More than 200 million people in about half of the states are under orders to stay indoors to slow the transmission of the coronavirus.
Under those decrees, businesses have closed unless deemed "essential," which has sparked a nationwide debate among state and local leaders: Should gun stores be considered essential?
"A lot of people may find themselves in situations where they may need to be their own first responders," said Michael Cargill, who runs Central Texas Gun Works in Austin.
Gun owners, he said, "want to protect their family in case things go the other way."
John Feinblatt, president of Everytown for Gun Safety, which advocates for gun control measures, said labeling gun retailers as "essential" in the midst of a global pandemic is not in the public's best interest.
"Guns will not make Americans safer in the face of COVID-19," Feinblatt said. "Gun stores do not deserve special treatment. In fact, a surge in gun sales will put many communities at greater risk if guns aren't stored securely and if background checks aren't completed."
Increasing concerns for gun control advocates are reports of people using firearms out of fear created by the coronavirus crisis. In Alpharetta, Ga., for instance, a man was arrested for allegedly pulling out a gun on two women wearing medical masks at a post office because he worried they had the coronavirus.
Gun and ammo sales have rocketed since the outbreak surfaced. And some of the panic driving the purchases is also present because of what gun rights advocates see as preserving their constitutional right to bear arms. They argue short-term emergency restrictions on gun sales could erode their enshrined rights.
"Just because we're in a pandemic, American rights do not go away," Mark Oliva, a spokesman for the National Shooting Sports Foundation, told NPR. "There are disparate interpretations on how people want to view these orders, but the Second Amendment is unequivocal."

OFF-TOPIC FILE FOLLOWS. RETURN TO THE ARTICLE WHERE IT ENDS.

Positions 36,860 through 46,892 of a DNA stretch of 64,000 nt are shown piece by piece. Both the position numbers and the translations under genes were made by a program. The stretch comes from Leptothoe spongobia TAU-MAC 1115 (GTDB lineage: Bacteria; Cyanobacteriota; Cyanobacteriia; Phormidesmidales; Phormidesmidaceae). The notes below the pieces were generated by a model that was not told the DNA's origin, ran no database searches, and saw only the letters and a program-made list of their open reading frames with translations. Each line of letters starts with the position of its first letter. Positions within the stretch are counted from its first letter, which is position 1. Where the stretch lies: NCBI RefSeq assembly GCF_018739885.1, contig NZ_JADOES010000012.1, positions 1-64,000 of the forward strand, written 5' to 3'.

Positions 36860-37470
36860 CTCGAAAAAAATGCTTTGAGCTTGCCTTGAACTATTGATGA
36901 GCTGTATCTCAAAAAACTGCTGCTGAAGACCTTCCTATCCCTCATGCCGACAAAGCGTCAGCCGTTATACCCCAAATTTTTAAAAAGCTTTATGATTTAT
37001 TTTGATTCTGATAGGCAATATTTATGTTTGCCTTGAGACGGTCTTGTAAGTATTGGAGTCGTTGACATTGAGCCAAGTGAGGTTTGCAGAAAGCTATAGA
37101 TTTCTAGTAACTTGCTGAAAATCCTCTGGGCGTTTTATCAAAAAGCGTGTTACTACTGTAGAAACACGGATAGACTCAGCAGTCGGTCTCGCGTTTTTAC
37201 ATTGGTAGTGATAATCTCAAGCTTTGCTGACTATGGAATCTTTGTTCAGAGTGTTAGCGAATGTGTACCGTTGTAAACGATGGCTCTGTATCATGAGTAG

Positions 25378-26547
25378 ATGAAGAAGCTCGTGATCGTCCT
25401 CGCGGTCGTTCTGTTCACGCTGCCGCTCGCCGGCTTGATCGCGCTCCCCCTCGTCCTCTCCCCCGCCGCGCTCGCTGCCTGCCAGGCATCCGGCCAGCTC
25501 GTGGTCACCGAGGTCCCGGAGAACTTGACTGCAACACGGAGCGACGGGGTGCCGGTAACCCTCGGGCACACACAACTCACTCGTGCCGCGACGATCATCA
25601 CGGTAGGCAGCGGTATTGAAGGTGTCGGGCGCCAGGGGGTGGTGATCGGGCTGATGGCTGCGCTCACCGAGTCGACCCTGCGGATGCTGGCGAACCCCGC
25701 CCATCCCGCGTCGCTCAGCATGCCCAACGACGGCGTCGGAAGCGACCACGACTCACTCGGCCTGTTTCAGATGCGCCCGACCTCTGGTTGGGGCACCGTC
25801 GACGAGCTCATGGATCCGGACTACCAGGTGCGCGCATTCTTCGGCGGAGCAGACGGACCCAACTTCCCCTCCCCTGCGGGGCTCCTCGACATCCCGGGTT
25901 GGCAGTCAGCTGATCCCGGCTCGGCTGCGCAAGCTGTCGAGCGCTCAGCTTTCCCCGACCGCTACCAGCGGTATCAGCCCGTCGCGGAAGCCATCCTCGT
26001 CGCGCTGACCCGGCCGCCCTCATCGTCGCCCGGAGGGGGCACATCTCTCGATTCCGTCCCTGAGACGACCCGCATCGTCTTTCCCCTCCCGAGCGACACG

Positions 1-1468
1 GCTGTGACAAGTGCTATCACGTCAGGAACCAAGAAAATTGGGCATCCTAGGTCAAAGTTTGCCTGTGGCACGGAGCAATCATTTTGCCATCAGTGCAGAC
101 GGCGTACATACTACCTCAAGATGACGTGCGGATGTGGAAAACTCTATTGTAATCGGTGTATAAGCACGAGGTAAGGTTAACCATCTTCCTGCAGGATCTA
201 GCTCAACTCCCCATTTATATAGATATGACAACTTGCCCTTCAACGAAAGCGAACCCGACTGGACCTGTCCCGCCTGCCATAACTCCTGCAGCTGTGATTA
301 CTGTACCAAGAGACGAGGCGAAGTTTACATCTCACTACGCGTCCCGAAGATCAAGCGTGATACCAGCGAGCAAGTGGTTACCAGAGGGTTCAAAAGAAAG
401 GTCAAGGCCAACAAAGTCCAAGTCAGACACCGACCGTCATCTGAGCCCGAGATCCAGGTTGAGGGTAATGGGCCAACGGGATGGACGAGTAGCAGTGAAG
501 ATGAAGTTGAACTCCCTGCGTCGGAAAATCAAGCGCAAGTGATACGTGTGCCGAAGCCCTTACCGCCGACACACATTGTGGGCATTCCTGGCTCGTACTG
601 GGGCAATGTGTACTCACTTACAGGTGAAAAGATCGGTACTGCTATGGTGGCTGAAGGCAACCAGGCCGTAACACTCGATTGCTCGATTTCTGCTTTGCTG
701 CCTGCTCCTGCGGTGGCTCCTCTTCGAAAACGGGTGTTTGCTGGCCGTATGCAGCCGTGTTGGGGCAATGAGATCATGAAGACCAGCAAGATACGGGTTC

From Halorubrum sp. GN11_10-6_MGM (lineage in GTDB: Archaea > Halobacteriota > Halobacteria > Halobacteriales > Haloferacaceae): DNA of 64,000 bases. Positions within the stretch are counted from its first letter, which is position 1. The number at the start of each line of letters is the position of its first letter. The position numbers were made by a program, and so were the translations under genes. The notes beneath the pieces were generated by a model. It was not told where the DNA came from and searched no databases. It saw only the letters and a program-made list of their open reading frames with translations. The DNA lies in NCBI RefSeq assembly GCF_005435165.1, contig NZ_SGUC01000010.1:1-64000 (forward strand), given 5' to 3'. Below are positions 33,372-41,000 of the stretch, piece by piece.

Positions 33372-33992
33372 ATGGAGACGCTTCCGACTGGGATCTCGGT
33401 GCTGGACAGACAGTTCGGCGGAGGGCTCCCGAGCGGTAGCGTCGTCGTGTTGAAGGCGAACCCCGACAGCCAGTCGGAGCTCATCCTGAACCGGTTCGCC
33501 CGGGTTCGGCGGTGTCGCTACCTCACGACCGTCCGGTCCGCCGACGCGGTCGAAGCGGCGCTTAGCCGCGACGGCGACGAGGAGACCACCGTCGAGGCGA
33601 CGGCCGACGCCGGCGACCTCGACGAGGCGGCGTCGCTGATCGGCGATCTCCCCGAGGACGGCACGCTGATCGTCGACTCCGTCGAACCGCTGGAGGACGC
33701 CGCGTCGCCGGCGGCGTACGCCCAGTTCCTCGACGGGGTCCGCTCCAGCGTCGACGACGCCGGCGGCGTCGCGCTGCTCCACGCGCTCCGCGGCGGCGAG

Indeed, whether or not gun shops are essential amid a global health crisis appears to be creating a patchwork of differing rules and guidelines state by state and stoking anew the tussle between gun advocates and gun control groups.
A patchwork of orders over whether gun shops are 'essential'
In Pennsylvania, Gov. Tom Wolf allowed gun shops to open with new social distancing rules at the urging of some justices on the state's high court.
The Los Angeles County sheriff has twice ordered gun shops to close. His initial decision was followed by an outcry and an opinion from the county's top lawyers that gun retailers could keep their doors open during the pandemic. Asked who was right, Gov. Gavin Newsom said it was up to local sheriffs.
Texas Attorney General Ken Paxton said Friday that purchasing and possession of firearms during the pandemic is indeed essential.
Washington state is shuttering gun shops by not listing firearm retailers on its list of essential operations.
In New Orleans, the mayor issued an emergency proclamation that allows for the suspension of "alcoholic beverages, firearms and explosives" if deemed necessary.
Meanwhile, in other parts of the country, the question awaits the outcome of legal battles.
Lawyers with the New Jersey Second Amendment Society filed a federal lawsuit this week against the state's governor for not classifying gun retailers as essential.
Mark Olivia with the National Shooting Sports Foundation said his group has been in talks with the Trump administration to make sure firearm manufactures do not experience a disruption during the pandemic.
He said Department of Homeland Security officials have told him gun-makers will be added to a list of "critical infrastructure" sectors that will keep businesses open during the crisis.
"The majority of law enforcement departments rely on their local retailers to supply them with the firearms and ammunition that they need," Olivia said. "So it comes down to the public safety missions police departments have right now. Those missions are not ending. In fact, it's more critical than ever during the pandemic."
FBI data has shown a surge in background checks for gun purchases since the beginning of the year, a trend experts say is, in part, attributed to 2020 being a presidential election year prompting concerns about the possibility of new gun restrictions ahead.